By Thomas Cooper
War can be complicated; planning attacks are crucial to their success.
But what happens if they all go wrong? How do you defend against an enemy looking to claim a decisive victory?
Forts such as the ones found at Berry Head and ports such as Torbay were central to plans to defend Britain from a French invasion in the early 19th century. Berry Head provided the perfect natural protection for Torbay. All it needed was some heavy artillery and all threats to Torbay could be easily thwarted.
Berry Head was not purely about defence though. It could be used as a base to launch counterattacks or to look over ships in Torbay on their way to do battle in Europe. On land it provided a space to train soldiers who were soon to be fighting abroad. Britain could simply not have fought a war against Napoleon without bases such as Berry Head and the security they provided.
A little insight into the types of action Berry Head saw can be gained from reading articles from The Times between 1803 and 1815. With the Napoleonic wars being fought frequently at sea, the newspapers were keen to update the public on the action.
In a section entitled Ship News, updates on ships stationed in Torbay and the sites offshore that Berry Head witnessed. Two articles that appeared in The Times in October 1804 detailed the actions of Admiral Cornwallis. He had sailed from Torbay destined for Brest but was forced to return due to unfavourable winds. Cornwallis then set sail again two days letter to take up his station at Brest. At this time, the Navy were blockading Brest and preventing materials intended for new French ships from entering.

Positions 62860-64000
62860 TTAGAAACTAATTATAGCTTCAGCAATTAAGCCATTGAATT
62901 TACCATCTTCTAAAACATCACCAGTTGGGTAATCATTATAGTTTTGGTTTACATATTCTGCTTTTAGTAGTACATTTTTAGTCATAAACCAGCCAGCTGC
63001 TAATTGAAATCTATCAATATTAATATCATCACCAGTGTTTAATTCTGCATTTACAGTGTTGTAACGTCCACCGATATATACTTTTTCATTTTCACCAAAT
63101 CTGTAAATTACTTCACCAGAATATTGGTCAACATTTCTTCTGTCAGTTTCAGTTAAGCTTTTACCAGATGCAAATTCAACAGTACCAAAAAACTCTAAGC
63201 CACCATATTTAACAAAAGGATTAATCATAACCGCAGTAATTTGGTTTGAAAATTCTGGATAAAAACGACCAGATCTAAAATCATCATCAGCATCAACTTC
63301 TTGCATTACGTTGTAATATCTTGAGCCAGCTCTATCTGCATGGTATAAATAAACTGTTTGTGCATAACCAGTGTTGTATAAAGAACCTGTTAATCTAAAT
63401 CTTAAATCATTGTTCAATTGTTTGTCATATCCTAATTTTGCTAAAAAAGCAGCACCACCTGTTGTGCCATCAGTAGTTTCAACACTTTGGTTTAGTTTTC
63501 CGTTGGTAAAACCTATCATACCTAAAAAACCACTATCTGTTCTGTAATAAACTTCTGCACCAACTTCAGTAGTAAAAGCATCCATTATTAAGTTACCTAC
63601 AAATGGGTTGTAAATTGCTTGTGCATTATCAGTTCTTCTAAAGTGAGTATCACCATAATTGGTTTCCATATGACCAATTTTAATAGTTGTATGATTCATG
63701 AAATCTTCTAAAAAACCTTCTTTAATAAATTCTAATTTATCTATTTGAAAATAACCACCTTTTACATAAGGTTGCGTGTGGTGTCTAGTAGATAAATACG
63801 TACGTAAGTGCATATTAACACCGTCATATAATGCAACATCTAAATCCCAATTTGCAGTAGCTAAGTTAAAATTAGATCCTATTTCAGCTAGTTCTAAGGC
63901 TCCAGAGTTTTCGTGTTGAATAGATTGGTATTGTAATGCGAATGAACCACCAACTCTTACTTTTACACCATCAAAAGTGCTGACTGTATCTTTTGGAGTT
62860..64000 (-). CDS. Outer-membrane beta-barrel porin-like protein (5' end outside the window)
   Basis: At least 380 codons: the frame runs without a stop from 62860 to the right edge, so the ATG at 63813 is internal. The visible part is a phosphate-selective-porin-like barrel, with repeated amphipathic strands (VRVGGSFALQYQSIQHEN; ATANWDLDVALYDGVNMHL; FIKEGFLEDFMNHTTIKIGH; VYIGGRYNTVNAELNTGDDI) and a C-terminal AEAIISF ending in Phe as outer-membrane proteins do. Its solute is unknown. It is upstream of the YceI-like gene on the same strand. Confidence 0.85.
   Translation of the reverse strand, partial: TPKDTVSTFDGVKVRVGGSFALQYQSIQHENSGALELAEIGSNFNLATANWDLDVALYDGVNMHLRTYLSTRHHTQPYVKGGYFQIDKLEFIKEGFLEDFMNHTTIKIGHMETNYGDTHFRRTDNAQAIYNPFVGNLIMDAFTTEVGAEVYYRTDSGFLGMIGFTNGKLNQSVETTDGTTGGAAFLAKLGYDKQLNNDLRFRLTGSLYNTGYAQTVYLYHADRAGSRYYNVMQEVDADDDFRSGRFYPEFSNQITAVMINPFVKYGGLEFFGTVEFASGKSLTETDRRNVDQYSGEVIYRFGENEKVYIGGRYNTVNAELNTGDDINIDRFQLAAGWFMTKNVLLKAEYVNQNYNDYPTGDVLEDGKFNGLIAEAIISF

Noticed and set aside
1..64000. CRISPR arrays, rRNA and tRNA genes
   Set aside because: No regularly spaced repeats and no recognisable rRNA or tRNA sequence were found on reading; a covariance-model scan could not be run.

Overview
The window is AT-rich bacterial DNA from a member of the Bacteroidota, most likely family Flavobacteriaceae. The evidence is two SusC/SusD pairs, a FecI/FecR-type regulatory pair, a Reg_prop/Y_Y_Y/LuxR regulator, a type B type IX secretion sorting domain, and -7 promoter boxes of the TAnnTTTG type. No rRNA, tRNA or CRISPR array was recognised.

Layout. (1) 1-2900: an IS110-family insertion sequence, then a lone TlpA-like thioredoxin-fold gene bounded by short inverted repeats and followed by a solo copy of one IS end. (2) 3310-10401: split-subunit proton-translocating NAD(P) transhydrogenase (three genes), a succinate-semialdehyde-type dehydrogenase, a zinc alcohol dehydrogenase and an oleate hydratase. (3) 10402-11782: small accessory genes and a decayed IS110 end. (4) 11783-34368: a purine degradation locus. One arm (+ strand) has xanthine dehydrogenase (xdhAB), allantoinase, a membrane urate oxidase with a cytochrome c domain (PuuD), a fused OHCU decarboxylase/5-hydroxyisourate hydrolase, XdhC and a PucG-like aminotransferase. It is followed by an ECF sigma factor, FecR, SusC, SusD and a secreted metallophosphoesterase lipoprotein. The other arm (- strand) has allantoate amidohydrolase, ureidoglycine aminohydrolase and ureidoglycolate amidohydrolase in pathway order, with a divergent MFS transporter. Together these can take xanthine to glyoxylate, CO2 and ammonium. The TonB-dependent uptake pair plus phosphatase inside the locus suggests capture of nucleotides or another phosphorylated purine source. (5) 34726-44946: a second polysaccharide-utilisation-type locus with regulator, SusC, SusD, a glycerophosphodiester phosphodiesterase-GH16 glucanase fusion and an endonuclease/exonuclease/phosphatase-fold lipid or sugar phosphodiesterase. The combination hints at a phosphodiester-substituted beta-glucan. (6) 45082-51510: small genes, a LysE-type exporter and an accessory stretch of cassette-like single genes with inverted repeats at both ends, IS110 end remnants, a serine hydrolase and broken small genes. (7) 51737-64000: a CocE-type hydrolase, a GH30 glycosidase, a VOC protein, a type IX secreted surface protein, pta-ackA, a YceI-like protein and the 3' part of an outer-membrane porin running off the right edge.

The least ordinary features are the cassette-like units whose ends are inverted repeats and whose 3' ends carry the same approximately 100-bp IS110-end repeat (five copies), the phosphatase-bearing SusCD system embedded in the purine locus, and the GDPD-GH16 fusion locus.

This is one key example of a how a defensive fort such as Berry Head can aid Britain’s offence in Europe.
A Ship News entry in The Times on July 25 1812 also suggests another type of incident Berry Head may have witnessed.
At 8pm on July 22nd 1812, a ship called HMS Sea Lark sailed past Berry Head with a French privateer lugger that it had captured. Luggers and Schooners were small ships so any conflict would have been on a small scale but it does suggest that life at Berry Head may not have been entirely without action.
Privateering was another weapon that countries used to boost their war efforts. Privateers were private warships commissioned by their governments to attack the merchant ships of the enemy. It was an effective but dangerous way to get rich. Harbours such as Torbay would no doubt have been a hotspot for privateer attacks. Forts such as Berry Head would have been so important to keep watch for possible enemy privateers.
One of the most famous events to occur off Berry Head took place in 1815 at the end of the Napoleonic Wars.
Napoleon had been captured and was being held on HMS Bellerophon. The events on board the Bellerophon and the actions of Napoleon in captivity are well known thanks to an account written by Captain Maitland who was on board.
Maitland talks of Napoleon being complimentary about the scenery of Torbay and also sheds light on some more astonishing claims Napoleon made. Maitland states in his book Narrative of the Surrender of Buonaparte (1826) that Napoleon claimed local English fisherman:
'were generally smugglers as well as fishermen; at one time a great many of them were in my pay, for the purpose of obtaining intelligence, bringing money over to France, and assisting prisoners of war to escape.'